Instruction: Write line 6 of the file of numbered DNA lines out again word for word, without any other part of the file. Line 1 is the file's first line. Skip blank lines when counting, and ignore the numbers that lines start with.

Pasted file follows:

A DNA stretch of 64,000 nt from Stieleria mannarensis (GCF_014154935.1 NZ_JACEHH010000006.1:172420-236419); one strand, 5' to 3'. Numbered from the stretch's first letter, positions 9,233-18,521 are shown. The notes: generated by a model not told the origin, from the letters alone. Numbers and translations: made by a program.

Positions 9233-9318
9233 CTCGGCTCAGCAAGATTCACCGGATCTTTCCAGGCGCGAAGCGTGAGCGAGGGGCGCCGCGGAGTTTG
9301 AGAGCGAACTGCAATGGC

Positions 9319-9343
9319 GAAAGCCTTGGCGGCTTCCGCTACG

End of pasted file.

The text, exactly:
9319 GAAAGCCTTGGCGGCTTCCGCTACG